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​​​​Biological Impacts of

Electromagnetic Fields



      Radio waves, microwaves, infrared, visible & ultraviolet light waves and x-rays are all types of electromagnetic energy and they all travel at the speed of light.  They are differentiated by their frequency or number of waves per second while their wavelength, the distance from one crest of a wave to the next, is inversely proportional to a wave's frequency.  Some uses for radio & microwaves are listed. [302]  The interaction of various wavelengths or frequencies with matter varies accordingly.



      Spectroscopy is the study of the interaction of electromagnetic radiation with matter involving either absorption, emission, or scattering of radiation by the system under study. [303]  This mainly applies to the interaction of molecular-scale objects with radiation of ionizing frequency, that is, any radiation of such short wavelength that its interaction with matter is able to knock electrons off of molecules.  Such could lead to chemical changes in the material under study.  The ultraviolet range and shorter wavelengths like x-rays are considered ionizing radiation while non-ionizing radiation includes wavelengths of visible light, infrared and longer microwave and radiofrequency waves that are of insufficient vibrational energy to be able to rip electrons out from their orbits.  Such waves can bounce electrons about their nuclei while the waves themselves can be

reflected, refracted and/or absorbed by the targeted material medium.

Interaction between different wavelengths with matter [305]

​​      One observation about the interaction between electromagnetic radiation of any frequency - from DC to light and beyond - is that its interaction with matter is most readily apparent when the size of the object is close to the wavelength of the radiation.  AM broadcasting installations are physically large of necessity as their wavelengths are in the order of hundreds of meters.  Such long wavelengths do not have the same effect on living things as wavelengths that are closer to the size of the organisms, organ structures within their bodies.  AM reception is difficult under bridges and inside parking garages because their waves are too big to fit under the bridge or roof.

      The actual radiating and receiving elements of FM, TV or radar stations can be progressively and correspondingly smaller - even if the size of their overall installations are physically large whether to provide height or to direct or focus the radiation to where it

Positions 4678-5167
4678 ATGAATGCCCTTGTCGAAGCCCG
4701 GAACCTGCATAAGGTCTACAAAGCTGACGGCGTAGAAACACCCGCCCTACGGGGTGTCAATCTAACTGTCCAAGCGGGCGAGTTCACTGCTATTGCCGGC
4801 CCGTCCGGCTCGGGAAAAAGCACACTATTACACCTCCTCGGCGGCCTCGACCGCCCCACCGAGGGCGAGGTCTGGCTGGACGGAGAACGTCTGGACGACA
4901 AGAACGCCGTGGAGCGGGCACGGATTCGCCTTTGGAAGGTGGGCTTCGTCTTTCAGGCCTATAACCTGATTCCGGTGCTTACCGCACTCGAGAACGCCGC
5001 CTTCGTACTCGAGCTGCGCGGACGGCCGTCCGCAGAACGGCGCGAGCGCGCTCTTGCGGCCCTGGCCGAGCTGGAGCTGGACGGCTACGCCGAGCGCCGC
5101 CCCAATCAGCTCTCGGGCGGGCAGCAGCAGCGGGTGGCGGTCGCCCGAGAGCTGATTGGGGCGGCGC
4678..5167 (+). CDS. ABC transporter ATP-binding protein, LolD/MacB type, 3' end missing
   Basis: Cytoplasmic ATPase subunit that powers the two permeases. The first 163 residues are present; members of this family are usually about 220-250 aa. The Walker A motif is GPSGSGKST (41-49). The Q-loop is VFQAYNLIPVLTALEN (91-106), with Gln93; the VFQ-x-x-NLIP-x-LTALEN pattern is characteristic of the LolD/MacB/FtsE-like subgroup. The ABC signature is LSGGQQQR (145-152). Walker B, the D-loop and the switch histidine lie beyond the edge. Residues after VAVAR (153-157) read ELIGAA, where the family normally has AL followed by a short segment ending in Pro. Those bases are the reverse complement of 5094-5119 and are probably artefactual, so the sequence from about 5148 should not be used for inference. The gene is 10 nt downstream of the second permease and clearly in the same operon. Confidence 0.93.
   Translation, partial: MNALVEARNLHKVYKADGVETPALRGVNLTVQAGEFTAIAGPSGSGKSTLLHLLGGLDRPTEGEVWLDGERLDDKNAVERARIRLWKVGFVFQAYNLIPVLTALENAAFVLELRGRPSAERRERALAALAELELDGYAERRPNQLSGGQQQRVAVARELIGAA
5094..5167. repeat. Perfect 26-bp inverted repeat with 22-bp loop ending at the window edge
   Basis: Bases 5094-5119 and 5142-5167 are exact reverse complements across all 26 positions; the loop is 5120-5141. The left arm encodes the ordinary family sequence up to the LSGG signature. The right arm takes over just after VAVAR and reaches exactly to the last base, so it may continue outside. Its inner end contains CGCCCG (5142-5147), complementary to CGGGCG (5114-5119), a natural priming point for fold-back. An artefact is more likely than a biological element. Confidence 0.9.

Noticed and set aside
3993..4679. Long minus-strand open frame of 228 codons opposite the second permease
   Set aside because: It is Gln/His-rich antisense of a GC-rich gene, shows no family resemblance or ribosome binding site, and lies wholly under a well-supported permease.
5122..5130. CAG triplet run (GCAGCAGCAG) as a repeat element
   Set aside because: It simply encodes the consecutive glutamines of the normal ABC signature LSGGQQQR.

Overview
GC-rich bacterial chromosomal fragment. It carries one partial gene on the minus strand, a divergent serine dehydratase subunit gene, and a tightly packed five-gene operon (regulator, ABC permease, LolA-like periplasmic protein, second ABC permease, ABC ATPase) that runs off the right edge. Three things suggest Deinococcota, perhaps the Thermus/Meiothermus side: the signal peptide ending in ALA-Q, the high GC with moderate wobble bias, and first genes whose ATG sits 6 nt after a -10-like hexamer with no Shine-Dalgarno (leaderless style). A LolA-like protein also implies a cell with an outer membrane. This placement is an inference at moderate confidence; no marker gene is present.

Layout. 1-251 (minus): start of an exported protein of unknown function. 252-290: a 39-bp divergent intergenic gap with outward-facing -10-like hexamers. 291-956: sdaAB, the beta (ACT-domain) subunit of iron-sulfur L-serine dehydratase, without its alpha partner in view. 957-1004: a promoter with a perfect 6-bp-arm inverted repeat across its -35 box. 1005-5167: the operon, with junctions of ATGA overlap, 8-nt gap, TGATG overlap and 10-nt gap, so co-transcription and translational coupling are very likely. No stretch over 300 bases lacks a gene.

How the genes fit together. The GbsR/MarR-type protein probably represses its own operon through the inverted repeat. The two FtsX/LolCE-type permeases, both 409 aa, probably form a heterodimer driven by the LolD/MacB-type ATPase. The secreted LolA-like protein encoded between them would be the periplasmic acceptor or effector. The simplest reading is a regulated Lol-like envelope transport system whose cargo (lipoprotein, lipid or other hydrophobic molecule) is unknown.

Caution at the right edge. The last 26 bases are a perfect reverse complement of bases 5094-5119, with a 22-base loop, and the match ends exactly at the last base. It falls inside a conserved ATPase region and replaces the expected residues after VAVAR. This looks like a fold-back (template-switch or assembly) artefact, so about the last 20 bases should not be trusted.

is needed.  It is significant to note that "Researchers consider the “standard man” to be 1.75 meters tall, about 5 foot 9 inches. That makes him resonant at about 86 MHz. So the average adult makes a perfect antenna for Channel 6 [analog] television! [just below the FM radio band]" [306]  Our attention will be on wavelengths longer than those of visible or infrared energy and their interaction with living tissues.

"The exponential increase of the industrial use of electrical power and the communication technologies place the biosphere and mankind in conditions dramatically different than in the middle of the twentieth century.  [...] EMF are characterized with their continuous and comprehensive action through the entire living activity of any organism (Chizevskii, 1976; Kholodov, 1976; Pressman, 1968; Serduk, 1977)." [307]

     Electromagnetic Radiation ranges in frequency from way below that of AC or alternating current, 60 hertz or cycles per second, through the radio wave and microwave

spectrum, up through infrared, visible light, ultraviolet, X-rays and gamma rays.  Shorter wavelengths like ultraviolet, X-ray and gamma rays are called wave ionizing forms of radiation because of their much higher energy.  They can cause electrons to be knocked off of molecules they encounter but should not be confused with Alpha and Beta particles from nuclear isotopes.  Such particles are examples of particulate ionizing forms of radiation. (Further explanation and color charts here) [308]​​​ 

     Non-ionizing radiation encompasses all emissions of visible light and those of longer wavelength such as infrared and radio waves.  Such waves are of lower energy insufficient to knock electrons off the molecules on skin from exposure to visible light waves or the electrons of molecules below the surface in the case of the longer wavelengths of infrared, microwaves, radio waves or power line frequencies.

     Non-ionizing EMFs of a level or intensity sufficient to cause measurable heating of tissues are considered thermal radiation.  The Federal Communications Commission (FCC) which regulates the radio and microwave portions of the electromagnetic spectrum, considers radio-frequency radiation under its purview to be harmless to life if it does not cause heating in living tissues.  Such a conclusion is based on decades of research in which rats, mice and hamsters were exposed to gross amounts of RF power levels at various frequencies, 1 to 4 Ghz, in particular, in pulsed or continuous modes for varying durations within varying stages of development to determine if testes, hearts, brains or other organs were harmed and to what extent.  Much had been

learned of Radio Frequency Radiation's effects on life, including its carcinogenicity in thermal levels.  A relationship was established between wavelength and object size

determining the severity of its effects at comparable power levels (resonance) on living tissues, a 1980s compilation of studies up to that time concluded -